2.05: Winner Ahtoug -Joao Moreira  11-2 Team: (ROW)
Brilliant Brazilian takes International Jockeys' Championship by a nose in the last leg - now he could be keen on a more permanent role in HK

2.40: Winner Royal Skies - Gerald Mosse 7-1 Team: (EU)
Mosse, captain of winning team Europe (pale blue colours) win the Shergar Cup at Ascot yesterday. It is the mark of a world-class (Group 1) jockey to be able to turn up at a foreign destination and give professional riding performances on horses he or she has never previously encountered. Mosse (FR) wins individual rider silver saddle award.

3.15:  Winner Star Lahib -Ioritz Mendizabal 5-1 Team: (EU)
"I was influenced by Cash Asmussen, who rode to perfection and I applied his style."

3.50: Winner Annunciation -Gary Stevens 8-1 Team: (ROW)
In 1993, Gary Stevens became the youngest jockey to surpass $100 million in earnings

12.55: Second Famous Poet - Joao Moreira  11-2 (Team ROW)

1.30:  Second  Mutual Regard - Gerald Mosse 9-2jf (Team EU)

2.05:  Second Steps - James Doyle 11-4jf (Team GB and IRE)

2.40:  Second Bushel - Kieren Fallon 15-2 (Team GB and IRE)

3.15:  Second  Sadler's Risk - Gerald Mosse 10-1 (Team EU)

3.50: Second Noble Deed-Rosie Napravnic 3-1f  (Team ROW)

"Coming here is a little bit tough because it is right in the middle of our premier meeting — Saratoga. It is quite a commitment,” said Napravnik, who has ridden close to 1,600 winners since making her debut in 2005." 

12.55: Third Jack's Revenge - Gerald Mosse 100-30f (Team EU)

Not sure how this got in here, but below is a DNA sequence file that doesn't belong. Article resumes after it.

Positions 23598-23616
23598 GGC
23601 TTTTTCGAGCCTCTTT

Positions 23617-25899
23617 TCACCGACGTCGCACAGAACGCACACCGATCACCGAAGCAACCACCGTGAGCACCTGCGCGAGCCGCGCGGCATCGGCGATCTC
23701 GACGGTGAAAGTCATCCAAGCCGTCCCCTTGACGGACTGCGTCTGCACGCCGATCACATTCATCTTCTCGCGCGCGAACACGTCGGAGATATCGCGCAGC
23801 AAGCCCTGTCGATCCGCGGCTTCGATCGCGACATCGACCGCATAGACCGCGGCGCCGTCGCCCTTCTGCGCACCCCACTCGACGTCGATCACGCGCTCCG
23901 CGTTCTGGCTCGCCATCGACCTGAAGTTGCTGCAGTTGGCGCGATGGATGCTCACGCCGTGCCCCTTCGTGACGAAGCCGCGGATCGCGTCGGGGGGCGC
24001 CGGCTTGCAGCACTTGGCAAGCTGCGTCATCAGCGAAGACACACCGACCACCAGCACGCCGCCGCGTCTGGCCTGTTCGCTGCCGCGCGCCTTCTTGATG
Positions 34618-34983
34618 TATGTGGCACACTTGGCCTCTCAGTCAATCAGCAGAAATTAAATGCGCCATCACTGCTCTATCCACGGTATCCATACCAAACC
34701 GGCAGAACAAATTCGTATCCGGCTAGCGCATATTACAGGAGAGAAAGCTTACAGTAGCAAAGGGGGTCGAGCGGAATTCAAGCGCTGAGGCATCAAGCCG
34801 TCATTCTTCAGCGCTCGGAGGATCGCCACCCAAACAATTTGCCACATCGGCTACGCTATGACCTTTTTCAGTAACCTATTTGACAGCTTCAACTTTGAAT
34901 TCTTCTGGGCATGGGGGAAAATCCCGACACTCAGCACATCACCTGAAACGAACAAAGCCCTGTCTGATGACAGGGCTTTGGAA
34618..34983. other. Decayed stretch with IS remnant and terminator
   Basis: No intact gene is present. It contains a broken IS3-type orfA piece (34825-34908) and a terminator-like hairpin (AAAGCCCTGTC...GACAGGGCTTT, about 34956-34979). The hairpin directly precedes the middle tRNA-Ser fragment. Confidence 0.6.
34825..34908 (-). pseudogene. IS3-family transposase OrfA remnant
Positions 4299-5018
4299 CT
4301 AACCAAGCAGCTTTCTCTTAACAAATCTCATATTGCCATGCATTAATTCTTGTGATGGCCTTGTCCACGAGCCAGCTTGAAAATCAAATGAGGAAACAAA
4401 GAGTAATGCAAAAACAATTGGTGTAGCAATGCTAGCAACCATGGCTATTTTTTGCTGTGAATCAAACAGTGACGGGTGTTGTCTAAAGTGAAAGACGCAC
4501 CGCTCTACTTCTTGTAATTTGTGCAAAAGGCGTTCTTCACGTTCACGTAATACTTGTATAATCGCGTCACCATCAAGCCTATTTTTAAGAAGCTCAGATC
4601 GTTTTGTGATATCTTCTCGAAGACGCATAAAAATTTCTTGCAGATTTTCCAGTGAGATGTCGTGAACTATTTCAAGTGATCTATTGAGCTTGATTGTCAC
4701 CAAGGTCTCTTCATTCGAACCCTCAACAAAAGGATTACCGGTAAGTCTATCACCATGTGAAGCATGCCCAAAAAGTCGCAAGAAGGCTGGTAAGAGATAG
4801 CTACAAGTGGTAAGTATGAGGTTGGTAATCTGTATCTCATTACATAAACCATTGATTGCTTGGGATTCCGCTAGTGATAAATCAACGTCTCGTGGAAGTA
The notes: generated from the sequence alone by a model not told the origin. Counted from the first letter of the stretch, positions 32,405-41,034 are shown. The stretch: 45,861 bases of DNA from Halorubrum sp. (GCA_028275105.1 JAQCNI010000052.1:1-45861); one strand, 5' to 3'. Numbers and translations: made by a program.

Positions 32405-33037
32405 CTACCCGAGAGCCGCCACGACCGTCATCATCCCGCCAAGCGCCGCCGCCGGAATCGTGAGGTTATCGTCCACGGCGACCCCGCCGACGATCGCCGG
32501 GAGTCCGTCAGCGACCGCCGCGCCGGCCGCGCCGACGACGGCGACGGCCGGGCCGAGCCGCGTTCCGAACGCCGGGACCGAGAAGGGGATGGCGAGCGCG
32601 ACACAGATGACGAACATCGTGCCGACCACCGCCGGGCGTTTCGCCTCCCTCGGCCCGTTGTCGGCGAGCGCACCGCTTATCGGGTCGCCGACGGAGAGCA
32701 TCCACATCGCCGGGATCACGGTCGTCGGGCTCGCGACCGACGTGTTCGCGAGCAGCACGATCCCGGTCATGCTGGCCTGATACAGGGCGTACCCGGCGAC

2. 40: Third  Statutory - A Starke 12-1 (Team EU)
Starke began racing at age fifteen as an amateur and since turning professional has won the German riding championship six times. He has competed in Canada and the United States and has won races in Dubai, France, Italy, and Singapore 
3. 15:  Third Icebuster - A Starke 16-1 (Team EU)
3. 50: Third  Barracuda Boy - Ioritz Mendizabal 9-2 (Team EU)

David Ashforth at the Derby Awards 6.12.10
David Ashforth:
Twice voted journalist of the year
PICTURE: Dan Abraham
Racing Post Saturday August 10th 2013 p15
A life less ordinary among Brighton belles and bellies
"TREMENDOUS news for older racefans. A study has shown that loneliness, a common affliction among the elderly, is more damaging to your health than either smoking or obesity. This means you can go racing, chatter away to fellow racegoers, generally 'muck-in', smoke, eat and drink as much as you like, and still be healthier than you were before. Excellent.
"So it might be worth going along to Ascot today to join the crowd for the Shergar Cup. You could squeeze some poor unfortunate against the rails (jockeys do it all the time), and enflict a quiz on him/her. For instance, how do you spell jockeys Yasunari Iwata and Joao Moreira? In 1847, which Brighton seafront hotel did Charles Dickens stay in to finish writing Dombey and Son? What is going to win the Redcentric Shergar Cup Stayers Handicap?
"The answers, as you probably know are a) Yasunari Iwata and Joao Moreira. b) the Holiday Inn,  c) Mutual regard.
"If you feel inclined to challenge answer b) , the Holiday Inn, there's one of those round blue plaques on the hotel  wall to prove it, although in 1847 it was the Bedford Hotel. The plaque doesn't say whether Dickens, who went to the St Leger ten years later, went to Brighton races. Dombey didn't, nor did his son. No wonder they were so miserable.
"If they'd gone on Thursday, they'd have been able to savour ladies' day. There were some very nice dresses, many of them worn by women.  One lady was wearing a leopardskin cast on her broken leg and one gentleman was wearing an enormous stomach, which he carried before him with a certain steady dignity, gliding along like the SS Queen Elizabeth, parting the crowds on either side,